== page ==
Kill the Messenger is expertly cast, wisely borrowing the Oliver Stone JFK trick (since much used in true-life tales with potentially confusing casts of characters) of populating its line up with familiar faces. Renner’s very good, a reminder that he’s a much more interesting performer when he isn’t in big studio vehicles (he doesn’t elicit the sympathy of a classic movie star, so such roles aren’t usually a good fit for him). Rosemarie DeWitt is typically great as Webb’s long-suffering wife, although, while the disintegration of Webb’s home life is entirely relevant, it does sometimes overstep the bounds of good taste (all the overcooked bits with his son doing up an old motorbike).


Tim Blake Nelson, Robert Patrick, Michael K Williams, Andy Garcia, Barry Pepper, Richard Schiff, Ray Liotta (as the inevitable Deep Throat), Michael Sheen (whose Fred Weil warns Webb of what will lie in store for him; he will be “controversialised”, such that “No one remembers what you found, and they remember you”). Oliver Platt and Mary Elizabeth Winstead are particularly good as the editing duo who initially show Webb support (the publishing of his story is depicted as the high before the inevitable comedown) only to close ranks and protect their own backs. As Webb accuses, “You become a paper that tells the truth only when you fucking feel like it”.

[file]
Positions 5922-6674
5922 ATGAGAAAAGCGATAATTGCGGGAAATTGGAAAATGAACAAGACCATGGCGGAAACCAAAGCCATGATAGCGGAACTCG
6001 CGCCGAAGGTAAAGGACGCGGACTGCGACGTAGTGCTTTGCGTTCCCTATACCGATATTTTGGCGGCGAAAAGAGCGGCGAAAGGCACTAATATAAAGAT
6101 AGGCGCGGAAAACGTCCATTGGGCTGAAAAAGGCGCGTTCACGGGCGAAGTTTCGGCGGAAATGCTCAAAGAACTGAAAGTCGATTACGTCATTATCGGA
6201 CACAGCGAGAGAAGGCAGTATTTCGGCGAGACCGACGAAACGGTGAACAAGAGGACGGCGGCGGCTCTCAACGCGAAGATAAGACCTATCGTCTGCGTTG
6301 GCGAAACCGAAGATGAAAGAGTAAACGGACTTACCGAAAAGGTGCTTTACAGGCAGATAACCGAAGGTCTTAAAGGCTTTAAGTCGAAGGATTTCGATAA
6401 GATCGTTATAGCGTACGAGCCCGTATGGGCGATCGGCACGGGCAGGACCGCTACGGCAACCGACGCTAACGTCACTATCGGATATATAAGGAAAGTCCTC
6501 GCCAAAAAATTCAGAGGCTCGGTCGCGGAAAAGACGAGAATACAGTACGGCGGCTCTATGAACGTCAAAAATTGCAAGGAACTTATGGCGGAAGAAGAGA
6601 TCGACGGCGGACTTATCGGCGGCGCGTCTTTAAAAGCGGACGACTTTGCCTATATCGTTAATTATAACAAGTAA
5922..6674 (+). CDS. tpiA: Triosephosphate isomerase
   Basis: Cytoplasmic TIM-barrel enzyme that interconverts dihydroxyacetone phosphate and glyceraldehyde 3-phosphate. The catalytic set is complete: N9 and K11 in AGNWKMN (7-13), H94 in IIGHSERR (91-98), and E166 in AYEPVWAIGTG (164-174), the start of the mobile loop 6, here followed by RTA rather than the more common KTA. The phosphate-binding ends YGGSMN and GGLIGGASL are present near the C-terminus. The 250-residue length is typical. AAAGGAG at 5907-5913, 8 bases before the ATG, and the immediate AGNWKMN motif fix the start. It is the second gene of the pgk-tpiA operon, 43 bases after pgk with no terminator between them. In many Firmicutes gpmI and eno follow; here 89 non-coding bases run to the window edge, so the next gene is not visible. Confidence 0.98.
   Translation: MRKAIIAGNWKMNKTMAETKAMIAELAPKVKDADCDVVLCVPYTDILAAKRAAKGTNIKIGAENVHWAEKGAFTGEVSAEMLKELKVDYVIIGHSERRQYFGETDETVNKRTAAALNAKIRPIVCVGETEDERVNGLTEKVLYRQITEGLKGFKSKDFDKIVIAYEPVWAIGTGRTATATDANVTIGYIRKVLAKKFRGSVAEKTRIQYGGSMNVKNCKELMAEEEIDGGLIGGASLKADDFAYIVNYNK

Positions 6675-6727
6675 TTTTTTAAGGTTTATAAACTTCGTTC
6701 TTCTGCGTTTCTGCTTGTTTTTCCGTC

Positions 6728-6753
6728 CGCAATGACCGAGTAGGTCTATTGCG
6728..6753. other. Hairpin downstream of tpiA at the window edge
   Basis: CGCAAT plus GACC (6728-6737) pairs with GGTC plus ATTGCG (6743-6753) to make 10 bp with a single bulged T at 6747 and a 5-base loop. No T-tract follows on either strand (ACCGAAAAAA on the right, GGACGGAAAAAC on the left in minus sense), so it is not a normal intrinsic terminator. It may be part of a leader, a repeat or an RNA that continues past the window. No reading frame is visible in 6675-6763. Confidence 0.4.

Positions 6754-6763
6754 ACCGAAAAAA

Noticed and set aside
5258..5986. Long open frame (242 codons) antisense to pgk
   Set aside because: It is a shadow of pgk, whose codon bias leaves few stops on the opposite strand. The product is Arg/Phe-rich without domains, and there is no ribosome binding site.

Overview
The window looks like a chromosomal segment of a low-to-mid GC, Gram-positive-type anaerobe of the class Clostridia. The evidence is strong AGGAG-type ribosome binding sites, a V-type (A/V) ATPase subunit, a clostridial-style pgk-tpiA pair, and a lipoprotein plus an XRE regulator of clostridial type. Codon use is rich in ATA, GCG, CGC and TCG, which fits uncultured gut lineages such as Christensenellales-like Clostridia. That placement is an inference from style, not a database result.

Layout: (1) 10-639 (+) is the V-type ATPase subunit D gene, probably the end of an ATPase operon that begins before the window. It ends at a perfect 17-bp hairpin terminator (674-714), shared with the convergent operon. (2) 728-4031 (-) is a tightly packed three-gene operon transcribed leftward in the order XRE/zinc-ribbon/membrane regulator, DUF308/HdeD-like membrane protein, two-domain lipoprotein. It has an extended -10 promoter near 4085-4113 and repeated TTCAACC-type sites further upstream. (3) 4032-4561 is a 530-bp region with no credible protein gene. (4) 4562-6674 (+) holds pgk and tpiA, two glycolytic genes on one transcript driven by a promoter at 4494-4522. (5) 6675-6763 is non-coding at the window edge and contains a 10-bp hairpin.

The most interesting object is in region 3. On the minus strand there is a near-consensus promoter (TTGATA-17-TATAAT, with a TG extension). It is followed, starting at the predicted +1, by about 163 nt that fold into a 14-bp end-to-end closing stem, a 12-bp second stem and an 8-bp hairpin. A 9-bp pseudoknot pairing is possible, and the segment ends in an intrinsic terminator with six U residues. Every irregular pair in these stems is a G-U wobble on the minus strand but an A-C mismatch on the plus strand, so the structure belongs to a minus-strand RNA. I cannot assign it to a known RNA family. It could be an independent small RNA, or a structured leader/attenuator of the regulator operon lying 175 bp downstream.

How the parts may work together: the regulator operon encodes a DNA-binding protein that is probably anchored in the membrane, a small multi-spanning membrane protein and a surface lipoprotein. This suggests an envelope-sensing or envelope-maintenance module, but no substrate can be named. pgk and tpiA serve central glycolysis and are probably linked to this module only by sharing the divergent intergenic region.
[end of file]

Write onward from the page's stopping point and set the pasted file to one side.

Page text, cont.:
Director Michael Cuesta has couple of prior features under his belt, but has mostly hitherto made his bed in television, including Dexter and Homeland (is racist). Kill the Messenger is confident and economical, taking in the scope of international location hoping and a broad cast with deceptive ease. He occasionally resorts to cliché (all those shots of Webb speeding from location to location), but generally knows exactly how to exert and maintain a grip. The conversation behind the details of Webb’s story will continue to be debated (but who are those giving the CIA the benefit of the doubt trying to kid, right?) but Kill the Messenger’s main achievement is its convincing portrait of how the one reporting the story becomes the story, hung out to dry in order to preserve the status quo. One might suggest that, by making the movie about Webb, the picture inadvertently offers a continuation of that misdirected conversation. But, if it does, it’s probably a reasonable sacrifice, attempting as it does to redress the balance in favour of its maligned protagonist.